Students work with faculty and grad students on research, scholarly, or creative activities. Students assist with faculty scholarship or carry out projects under faculty supervision. prereq: Undergrad, instr consent
SMGT 2751 - Sport and Wellness in China
Credits: 3.0 [max 3.0]
Grading Basis: A-F only
Typically offered: Every Summer
Course covers international and governing body selection of host market, economic impact of hosting a sport event, media, communications, working with athletes, marketing, event operations, host politics and culture. Students will also participate in wellness and rec as presented by our Chinese partners.
SMGT 3741 - Sustainability through Sport
Credits: 2.0 [max 2.0]
Grading Basis: A-F only
Typically offered: Every Summer
Sport attracts literally millions of followers around the world, in the United States alone the NRDC, makes note of the following, “13% of Americans follow science, but 63% follow sports”. Sport has a unique and unparalleled influence globally over not just people but industries. Over the past few years the sport industry has embraced increasingly visible and influential positions supporting sustainability and environmental protection and this course will focus on the sport industry and its conquest to be a leader in the field of “green”. Specifically focusing on the initiatives of Major League Baseball (MLB), which has in conjunction with its professional counterparts have made statements on the record that encourage all clubs and venues to address ecological issues including climate change, energy efficiency, water conservation, waste reductions, and selection of more environmentally friendly supplies.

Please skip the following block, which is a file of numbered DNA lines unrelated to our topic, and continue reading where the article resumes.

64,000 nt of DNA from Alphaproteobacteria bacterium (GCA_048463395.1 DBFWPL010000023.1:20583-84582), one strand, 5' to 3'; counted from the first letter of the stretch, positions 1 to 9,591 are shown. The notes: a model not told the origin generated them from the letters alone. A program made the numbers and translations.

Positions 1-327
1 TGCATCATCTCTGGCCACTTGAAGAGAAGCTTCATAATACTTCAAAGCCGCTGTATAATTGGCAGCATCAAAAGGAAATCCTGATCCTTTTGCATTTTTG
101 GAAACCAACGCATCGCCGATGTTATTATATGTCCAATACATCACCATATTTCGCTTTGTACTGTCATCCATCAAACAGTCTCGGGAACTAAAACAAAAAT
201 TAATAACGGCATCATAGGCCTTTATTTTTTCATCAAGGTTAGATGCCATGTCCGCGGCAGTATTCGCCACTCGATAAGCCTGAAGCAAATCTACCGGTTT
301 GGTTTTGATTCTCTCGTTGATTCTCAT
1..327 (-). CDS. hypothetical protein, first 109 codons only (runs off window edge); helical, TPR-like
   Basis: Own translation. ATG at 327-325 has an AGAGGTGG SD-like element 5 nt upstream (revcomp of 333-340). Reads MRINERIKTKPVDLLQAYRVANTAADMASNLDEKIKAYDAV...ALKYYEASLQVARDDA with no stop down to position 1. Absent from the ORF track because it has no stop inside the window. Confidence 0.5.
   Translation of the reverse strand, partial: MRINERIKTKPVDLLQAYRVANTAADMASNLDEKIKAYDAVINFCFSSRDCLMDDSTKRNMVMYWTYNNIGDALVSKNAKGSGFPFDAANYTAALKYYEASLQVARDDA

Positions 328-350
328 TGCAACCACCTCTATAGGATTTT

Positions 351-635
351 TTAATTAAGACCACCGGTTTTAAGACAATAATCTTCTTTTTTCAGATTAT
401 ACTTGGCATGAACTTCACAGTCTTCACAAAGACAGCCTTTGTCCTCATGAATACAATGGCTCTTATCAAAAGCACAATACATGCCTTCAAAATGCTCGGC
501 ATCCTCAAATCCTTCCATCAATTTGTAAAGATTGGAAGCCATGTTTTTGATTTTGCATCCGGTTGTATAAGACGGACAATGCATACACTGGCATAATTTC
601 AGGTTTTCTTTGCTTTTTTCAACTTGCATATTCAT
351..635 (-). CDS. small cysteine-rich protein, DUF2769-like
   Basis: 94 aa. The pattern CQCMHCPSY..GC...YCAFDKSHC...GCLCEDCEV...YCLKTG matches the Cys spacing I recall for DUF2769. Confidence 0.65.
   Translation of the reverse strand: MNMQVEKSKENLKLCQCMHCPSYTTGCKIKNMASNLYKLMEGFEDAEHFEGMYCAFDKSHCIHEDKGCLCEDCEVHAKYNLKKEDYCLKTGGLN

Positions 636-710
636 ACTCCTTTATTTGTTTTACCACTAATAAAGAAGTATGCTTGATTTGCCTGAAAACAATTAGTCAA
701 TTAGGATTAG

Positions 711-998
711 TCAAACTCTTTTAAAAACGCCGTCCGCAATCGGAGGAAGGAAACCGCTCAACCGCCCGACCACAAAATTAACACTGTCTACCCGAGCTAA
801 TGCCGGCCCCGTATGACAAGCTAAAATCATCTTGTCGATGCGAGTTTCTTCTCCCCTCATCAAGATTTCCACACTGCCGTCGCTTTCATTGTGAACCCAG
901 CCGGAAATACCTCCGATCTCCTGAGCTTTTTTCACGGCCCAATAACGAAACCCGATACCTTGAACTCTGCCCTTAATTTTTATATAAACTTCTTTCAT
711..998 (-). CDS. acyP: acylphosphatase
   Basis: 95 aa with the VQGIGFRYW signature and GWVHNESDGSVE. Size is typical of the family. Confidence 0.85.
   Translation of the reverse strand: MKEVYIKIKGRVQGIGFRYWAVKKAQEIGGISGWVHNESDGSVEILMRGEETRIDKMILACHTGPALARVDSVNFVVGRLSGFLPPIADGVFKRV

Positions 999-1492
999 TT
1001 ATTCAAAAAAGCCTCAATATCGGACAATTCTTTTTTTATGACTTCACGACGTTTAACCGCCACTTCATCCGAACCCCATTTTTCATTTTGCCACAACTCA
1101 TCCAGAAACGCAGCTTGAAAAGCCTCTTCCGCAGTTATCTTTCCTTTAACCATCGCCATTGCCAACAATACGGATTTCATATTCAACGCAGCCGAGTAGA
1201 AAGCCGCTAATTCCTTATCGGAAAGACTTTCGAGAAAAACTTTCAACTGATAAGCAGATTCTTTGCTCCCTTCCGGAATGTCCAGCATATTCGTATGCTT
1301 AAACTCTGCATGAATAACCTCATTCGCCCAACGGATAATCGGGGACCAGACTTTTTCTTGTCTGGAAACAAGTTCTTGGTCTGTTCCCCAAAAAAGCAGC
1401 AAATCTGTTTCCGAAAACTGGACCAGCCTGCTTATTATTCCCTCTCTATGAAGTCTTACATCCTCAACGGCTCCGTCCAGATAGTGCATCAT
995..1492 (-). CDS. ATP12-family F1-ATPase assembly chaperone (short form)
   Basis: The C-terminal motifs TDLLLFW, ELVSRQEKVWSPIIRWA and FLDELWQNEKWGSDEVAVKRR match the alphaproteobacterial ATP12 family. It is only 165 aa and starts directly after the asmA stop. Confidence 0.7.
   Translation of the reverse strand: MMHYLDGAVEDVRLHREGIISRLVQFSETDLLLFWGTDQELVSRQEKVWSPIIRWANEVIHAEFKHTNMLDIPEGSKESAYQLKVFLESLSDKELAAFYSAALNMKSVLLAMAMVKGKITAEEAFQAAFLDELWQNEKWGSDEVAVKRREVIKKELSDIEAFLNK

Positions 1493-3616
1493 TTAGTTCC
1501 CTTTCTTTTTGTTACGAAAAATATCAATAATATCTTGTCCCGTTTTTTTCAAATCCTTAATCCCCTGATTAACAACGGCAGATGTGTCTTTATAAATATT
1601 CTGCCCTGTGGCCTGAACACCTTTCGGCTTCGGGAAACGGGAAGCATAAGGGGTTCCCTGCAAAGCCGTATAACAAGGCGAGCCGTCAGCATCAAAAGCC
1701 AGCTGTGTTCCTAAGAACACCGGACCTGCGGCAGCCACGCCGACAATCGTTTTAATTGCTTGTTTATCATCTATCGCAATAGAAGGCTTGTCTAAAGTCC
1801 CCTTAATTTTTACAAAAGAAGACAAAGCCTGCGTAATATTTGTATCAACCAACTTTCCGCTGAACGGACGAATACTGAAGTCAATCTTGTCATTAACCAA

KIN 3001 - Lifetime Health and Wellness (SOCS)
Credits: 3.0 [max 3.0]
Grading Basis: A-F or Aud
Typically offered: Every Fall, Spring & Summer
Overview of health/wellness. Physical, emotional, intellectual, spiritual, social, environmental, and financial health. Influence of societal changes on general health/wellness of diverse populations.
KIN 3126W - Sport and Exercise Psychology (WI)
Credits: 3.0 [max 3.0]
Grading Basis: A-F or Aud
Typically offered: Every Fall, Spring & Summer